The Contributor’s Corner @JoyGerken @RRBC_Org #RRBC

Welcome to THE CONTRIBUTOR’S CORNER! This month’s post is by contributing Author, JOY M, LILLEY!

(SPECIAL NOTE:  Although some people, like our contributing writer this month, Author, Joy M. Lilley, who resides in the UK, revered the Queen, there are many who do not share that sentiment.  So, although we are sharing Joy’s post and her right to write about whatever she wants, we are in no way ignoring the other side who have gravely different feelings for this woman many called their Queen.  Click to read “QUEEN ELIZABETH’S DEATH REVIVES CRITICISM OF BRITAIN’S LEGACY OF COLONIALISM.”)

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“REST IN PEACE, OUR QUEEN”

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I want to share with my American friends, my deep sadness of the death of our Monarch, Queen Elizabeth II, on 8th September 2022.

An early memory that I have of this splendid lady, was when as a schoolgirl, aged eight years old, we were all marched up to a street in Folkestone, to see the Queen returning from a trip abroad by boat.

As she sat in her open carriage waving to us kids, I well recall how beautiful this young woman looked, with her perfectly applied make-up and lustrous outfit. I cannot remember who was with her.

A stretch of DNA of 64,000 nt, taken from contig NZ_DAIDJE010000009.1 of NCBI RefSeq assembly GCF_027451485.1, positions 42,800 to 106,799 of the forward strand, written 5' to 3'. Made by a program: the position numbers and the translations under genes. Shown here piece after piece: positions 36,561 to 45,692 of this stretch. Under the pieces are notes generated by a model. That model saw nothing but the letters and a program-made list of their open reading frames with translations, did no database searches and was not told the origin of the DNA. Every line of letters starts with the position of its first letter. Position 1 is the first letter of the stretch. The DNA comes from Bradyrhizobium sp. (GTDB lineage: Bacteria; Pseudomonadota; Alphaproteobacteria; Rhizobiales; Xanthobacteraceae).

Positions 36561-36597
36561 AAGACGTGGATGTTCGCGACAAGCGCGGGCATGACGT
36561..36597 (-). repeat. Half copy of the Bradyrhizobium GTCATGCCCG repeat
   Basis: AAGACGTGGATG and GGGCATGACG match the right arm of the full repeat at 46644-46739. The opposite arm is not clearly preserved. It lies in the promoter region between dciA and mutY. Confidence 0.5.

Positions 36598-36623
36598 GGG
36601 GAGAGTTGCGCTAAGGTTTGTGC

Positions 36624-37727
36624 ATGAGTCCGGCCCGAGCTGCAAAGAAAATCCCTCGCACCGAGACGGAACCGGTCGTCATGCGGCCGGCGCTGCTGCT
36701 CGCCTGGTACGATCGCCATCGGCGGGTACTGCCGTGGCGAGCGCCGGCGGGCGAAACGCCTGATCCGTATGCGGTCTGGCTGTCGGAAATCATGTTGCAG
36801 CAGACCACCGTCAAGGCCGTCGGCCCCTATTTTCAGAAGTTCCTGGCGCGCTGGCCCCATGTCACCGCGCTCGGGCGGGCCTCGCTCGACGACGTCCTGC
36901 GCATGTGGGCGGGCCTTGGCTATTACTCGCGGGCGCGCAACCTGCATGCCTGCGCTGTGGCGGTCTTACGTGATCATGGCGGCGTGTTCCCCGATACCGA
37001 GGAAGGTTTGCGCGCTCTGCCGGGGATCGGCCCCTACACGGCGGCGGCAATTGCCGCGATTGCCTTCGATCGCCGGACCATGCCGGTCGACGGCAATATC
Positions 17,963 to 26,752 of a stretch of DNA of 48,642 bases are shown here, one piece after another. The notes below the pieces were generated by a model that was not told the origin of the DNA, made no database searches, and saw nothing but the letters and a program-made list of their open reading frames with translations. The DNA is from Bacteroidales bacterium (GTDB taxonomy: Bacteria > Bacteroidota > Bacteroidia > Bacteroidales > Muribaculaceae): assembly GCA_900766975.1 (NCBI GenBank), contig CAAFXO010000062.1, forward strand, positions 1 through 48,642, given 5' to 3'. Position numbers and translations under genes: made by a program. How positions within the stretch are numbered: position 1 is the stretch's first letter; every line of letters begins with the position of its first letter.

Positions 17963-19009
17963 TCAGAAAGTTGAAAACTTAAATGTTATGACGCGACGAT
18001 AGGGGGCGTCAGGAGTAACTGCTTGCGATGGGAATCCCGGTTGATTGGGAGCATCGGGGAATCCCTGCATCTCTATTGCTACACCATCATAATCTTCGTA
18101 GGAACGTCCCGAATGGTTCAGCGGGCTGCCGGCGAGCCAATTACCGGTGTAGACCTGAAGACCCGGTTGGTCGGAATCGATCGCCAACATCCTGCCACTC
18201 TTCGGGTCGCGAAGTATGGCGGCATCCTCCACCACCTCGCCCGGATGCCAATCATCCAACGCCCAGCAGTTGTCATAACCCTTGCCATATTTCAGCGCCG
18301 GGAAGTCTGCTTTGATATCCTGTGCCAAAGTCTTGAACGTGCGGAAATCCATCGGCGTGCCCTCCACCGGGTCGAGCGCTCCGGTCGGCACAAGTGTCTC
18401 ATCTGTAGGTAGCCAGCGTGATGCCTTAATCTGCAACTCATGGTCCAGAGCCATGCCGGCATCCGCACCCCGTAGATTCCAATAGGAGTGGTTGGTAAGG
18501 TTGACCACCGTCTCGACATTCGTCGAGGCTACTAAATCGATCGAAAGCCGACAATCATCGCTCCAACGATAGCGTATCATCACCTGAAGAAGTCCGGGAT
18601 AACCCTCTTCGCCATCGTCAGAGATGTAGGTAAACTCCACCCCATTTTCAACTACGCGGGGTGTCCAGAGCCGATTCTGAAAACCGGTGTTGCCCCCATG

In later life, I was asked if I would be prepared to go to one of the Royal Garden parties, held each year for those who had given service to the community. It was my nursing role that would have afforded me this honour. I went through the vetting process, being asked such questions as, “Did I have any I.R.A. connections?” and other pertinent questions.

I always maintained that I was paid for the job I performed, therefore, I was no more deserving than the next individual who also served others. Anyway, I purchased an outfit in readiness for the trip – one that I can still get into thirty years later. In the end, I was not to be the nurse selected to go to Buckingham Palace.  I did not mind as I was delighted for the girl who was chosen.  She was a close colleague of mine.

Tonight, I think about how much I would have loved to have seen this amazing Mother, Grandmother, Great Grandmother and our Queen, up close.

R.I.P. H.R.H. QUEEN ELIZABETH II

~ Joy M. Lilley

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To learn more about Joy, please visit her RRBC Author Page!

 If you would like to be a contributor here, please submit your written pieces for consideration to RRBCInfo@gmail.com!

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182 comments

  1. I’m sorry that you’ve loved and lost people to breast cancer. I had a scare once, but I was fortunate that it was benign. I complete self-examinations often, and I get a thermography every year. The more awareness we bring to the subject (and the ease to which we have these conversations) can help save lives, so thank you for starting the conversation, Pat. 🙂

    Like

    • Good Morning Yvette,
      Thank you. Moni was a fantastic woman. Her school kids loved her and at her funeral there was not a dry eye that stood by among her colleagues. Outside of that, she was an outstanding musician and I was proud to stand with her on stage.
      Yes, the more awareness we have the more it helps. Checking our breast is a necessity. It is something that we all should do.
      Shalom aleichem

      Liked by 1 person

  2. Pat, so many needed to hear this! Thanks for putting this together for us.

    Let’s all get our annual exams. It truly is a matter of life and death.

    Now, back to that video that no one has commented on. IT IS THE ABSOLUTE BEST! #MyFavoriteMovie